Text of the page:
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January 2, 2013
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I. Registration Act
We had to stand
with the ones labeled 'colored',
homeless in our own country.
Don't look at the others.

II. Benches
The ones labeled 'colored';
they were for us.
Don't look at the others.
Not for you.  No longer.


III. Reconciliation
They were for us.
We had to stand,
not for you; no longer
homeless in our own country.
:iconprojectdfc: Day 16: Pantoum.

A French form of quatrains and refrains.

December 16th is the Day of Reconciliation to signify the end of apartheid.

I ended up not finishing DFC, but I wanted to share the poems I was able to complete.
:iconmichel-le-fou:
The brevity of the work adds to the force of the speech. It will not help me much by way of criticism. I will need more substance to give a full critique. I assume from the stance that there is a black-white conflict as before, since 'colored' usually refers to African Americans. The stanza in italics, as an emphasis, is particularly keen. The 'homeless' here has referred to them for many years. I would like to see this with longer content and a heightened suspense for the conflict. Otherwise, it was well-written and I find no other weaknesses. You are of course free to follow my suggestion or ignore it.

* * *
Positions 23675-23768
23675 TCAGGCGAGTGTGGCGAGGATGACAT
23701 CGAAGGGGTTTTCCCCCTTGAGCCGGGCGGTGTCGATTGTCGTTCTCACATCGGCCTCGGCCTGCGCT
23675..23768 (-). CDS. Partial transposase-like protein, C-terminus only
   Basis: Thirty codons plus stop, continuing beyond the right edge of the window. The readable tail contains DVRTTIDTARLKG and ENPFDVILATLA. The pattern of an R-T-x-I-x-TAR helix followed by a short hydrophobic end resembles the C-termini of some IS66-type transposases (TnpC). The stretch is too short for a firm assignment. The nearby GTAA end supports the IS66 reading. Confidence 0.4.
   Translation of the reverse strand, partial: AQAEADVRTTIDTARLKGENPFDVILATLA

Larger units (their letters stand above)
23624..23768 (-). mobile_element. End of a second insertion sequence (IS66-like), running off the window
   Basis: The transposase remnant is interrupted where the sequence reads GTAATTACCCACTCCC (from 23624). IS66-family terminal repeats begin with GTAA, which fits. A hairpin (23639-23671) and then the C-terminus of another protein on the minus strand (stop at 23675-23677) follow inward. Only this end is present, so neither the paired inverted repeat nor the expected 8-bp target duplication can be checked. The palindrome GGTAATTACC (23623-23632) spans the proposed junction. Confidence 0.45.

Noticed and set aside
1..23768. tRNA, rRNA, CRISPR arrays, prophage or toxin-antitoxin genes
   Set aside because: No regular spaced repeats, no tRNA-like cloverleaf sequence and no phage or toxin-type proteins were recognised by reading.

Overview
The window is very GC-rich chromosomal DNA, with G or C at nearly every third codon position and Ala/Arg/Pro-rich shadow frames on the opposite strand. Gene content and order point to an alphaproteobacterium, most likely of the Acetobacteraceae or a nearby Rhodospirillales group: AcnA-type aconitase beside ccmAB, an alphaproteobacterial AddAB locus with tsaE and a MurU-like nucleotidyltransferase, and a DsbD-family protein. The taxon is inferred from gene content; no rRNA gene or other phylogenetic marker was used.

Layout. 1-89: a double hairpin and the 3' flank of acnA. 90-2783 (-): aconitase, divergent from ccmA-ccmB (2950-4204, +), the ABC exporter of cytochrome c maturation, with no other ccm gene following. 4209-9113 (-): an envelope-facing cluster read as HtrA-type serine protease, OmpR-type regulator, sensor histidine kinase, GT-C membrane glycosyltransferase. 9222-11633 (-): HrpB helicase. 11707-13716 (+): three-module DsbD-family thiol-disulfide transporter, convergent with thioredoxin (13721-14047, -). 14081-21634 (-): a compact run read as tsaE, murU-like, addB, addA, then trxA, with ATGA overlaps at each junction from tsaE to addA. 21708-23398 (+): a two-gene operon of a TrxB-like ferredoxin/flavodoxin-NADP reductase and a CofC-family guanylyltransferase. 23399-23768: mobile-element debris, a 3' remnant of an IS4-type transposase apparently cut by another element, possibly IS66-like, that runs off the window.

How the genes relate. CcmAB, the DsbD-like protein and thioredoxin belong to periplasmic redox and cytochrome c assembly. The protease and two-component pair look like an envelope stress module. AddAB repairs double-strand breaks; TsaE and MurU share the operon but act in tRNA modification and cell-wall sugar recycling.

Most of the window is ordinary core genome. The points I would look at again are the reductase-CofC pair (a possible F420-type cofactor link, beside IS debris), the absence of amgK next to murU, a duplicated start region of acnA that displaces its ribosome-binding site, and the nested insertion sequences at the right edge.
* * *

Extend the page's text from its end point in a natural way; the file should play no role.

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:iconaldwarke:
aldwarke Featured By Owner Jan 4, 2013
The term 'coloureds' was also used in South Africa during apartheid. 'Cape coloured' for example.
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:iconmadprincefeanor:
MadPrinceFeanor Featured By Owner Jan 4, 2013  Professional Writer
That's pretty much what I was going for was how the term was used during apartheid in a multifaceted sense to mean a place, an object, or a group, but how it was always intended pejoratively towards those of darker skin. Thank you for reading my work! :heart:
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